The U.S. Women's National Soccer Team suffered a stunning quarterfinal loss Friday to Sweden. But let's remember that the men's team failed to even qualify for Rio.
"That is the sad part for me that we're not in the Olympics this year on the men’s side because we have all these kids that don't have the opportunity to experience that," says Landon Donovan, the nation's all-time leader in international goals. "So, it is sad on one level, a little disturbing on another level, that we're not qualifying for a tournament like this. We have got to remedy that quickly."
For the third time in the past four tries, the U.S. failed to qualify for the Olympics' 16-nation field, which for the men consists of national teams with players under 23.
After coming in third in CONCACAF Olympic Qualifying (with Mexico and Honduras earning bids for the second straight Olympics), the U.S. had a two-leg playoff versus CONMEBOL Qualifying runner-up Colombia. The Colombians won, 3-2.
"I wish I could just say, 'Well, once or twice or three times, we had a bad game in the game that mattered in qualifying,'" says Donovan, who played for the U.S. at the 2000 Olympics in Sydney. "But the reality is, if that happens three times out of the last four, that is a trend. So, we need to look at it seriously. My personal opinion is that we are not developing players that are capable enough consistently to do well at this level. That is a big long discussion for another day. But we need to do a better job at a young age of developing these kids."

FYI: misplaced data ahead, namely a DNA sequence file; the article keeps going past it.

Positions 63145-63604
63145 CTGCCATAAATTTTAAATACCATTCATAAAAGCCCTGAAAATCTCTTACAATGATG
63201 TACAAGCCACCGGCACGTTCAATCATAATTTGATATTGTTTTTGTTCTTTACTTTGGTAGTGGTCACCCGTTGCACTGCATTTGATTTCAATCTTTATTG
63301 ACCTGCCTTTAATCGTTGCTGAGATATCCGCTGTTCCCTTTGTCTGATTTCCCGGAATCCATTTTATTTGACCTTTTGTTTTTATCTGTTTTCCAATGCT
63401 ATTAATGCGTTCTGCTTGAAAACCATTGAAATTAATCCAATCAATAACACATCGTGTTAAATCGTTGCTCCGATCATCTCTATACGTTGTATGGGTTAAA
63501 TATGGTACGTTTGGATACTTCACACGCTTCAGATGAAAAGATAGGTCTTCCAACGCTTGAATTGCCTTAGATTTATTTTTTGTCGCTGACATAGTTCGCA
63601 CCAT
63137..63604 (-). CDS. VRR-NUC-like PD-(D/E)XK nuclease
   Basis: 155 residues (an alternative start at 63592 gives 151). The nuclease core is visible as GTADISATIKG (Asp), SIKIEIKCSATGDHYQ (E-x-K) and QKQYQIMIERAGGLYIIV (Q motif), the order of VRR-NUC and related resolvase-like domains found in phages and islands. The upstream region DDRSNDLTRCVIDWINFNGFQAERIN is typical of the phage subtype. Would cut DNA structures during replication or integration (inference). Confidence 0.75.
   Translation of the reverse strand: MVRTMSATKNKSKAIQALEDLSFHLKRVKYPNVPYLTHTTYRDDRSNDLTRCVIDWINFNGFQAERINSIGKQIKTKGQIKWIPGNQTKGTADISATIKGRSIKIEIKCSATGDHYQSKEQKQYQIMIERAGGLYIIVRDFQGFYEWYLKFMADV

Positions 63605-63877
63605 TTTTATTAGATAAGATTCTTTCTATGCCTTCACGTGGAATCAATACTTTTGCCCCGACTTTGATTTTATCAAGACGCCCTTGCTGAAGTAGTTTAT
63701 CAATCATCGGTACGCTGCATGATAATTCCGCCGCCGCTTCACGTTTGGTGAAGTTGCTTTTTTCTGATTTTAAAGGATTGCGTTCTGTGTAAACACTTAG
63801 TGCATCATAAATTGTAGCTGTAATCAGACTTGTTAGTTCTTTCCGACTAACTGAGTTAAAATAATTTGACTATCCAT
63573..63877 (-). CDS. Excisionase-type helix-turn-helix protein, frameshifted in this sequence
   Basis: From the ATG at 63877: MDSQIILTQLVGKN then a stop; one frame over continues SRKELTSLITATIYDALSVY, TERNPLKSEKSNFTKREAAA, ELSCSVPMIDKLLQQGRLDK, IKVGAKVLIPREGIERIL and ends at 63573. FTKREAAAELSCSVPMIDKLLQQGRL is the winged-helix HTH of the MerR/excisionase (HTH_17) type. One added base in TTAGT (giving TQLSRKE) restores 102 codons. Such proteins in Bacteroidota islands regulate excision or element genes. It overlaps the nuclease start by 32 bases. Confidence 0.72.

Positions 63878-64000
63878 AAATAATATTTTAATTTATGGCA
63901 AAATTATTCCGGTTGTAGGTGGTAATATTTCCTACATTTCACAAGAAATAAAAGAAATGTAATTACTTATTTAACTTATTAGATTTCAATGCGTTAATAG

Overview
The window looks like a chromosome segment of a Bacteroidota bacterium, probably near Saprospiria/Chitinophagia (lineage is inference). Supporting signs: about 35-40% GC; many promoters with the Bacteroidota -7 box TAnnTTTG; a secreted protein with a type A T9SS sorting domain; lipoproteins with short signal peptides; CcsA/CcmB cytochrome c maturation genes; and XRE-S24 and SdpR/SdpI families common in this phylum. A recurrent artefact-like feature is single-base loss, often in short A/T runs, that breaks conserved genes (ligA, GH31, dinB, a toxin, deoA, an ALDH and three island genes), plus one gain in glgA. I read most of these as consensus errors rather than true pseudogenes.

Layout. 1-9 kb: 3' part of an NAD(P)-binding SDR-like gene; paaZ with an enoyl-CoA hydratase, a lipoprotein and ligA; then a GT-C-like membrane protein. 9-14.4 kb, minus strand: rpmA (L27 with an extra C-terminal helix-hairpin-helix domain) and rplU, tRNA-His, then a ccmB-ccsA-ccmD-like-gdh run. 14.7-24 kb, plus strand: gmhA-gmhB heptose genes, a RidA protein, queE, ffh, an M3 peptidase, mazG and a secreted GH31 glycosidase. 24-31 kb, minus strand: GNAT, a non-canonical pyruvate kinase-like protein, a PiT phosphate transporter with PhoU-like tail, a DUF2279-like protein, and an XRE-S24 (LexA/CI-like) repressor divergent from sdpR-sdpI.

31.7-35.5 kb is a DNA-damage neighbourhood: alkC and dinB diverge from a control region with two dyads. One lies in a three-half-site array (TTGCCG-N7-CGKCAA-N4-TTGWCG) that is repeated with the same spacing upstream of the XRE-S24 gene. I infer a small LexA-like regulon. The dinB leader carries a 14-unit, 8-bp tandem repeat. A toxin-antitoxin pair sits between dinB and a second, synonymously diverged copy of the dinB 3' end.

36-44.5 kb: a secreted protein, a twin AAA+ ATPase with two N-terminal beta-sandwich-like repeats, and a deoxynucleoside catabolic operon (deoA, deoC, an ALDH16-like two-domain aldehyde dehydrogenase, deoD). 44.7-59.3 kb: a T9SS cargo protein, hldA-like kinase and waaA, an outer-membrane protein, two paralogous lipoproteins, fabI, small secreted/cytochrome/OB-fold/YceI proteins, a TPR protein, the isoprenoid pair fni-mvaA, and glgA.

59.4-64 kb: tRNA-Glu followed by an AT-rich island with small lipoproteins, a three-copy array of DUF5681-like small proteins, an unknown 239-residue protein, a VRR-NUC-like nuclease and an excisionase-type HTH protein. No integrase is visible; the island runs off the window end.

In 2000, the United States qualified for its fifth straight Olympics, and third since the Games adapted a U-23 format. No U.S. team had ever finished better than eighth in 11 tries. But Donovan, already signed to German power Bayer Leverkusen, was among the American youth who surprised the world.
The U.S. won its group and finished fourth. Donovan, who netted a group play goal against Kuwait, and his bleached hair took a step into the spotlight.
"I am a huge sports fan," he says. "I always have been. The Olympics -- forget about the soccer. The experience of being in Sydney and around all that, being in the village and seeing all that. It was one of the best experiences of my life."
Donovan went on to play three World Cups and became the all-time USMNT leading goal-scorer (57). He is second all-time in USMNT caps (157) and he is the MLS all-time leader in goals (144) and assists (136).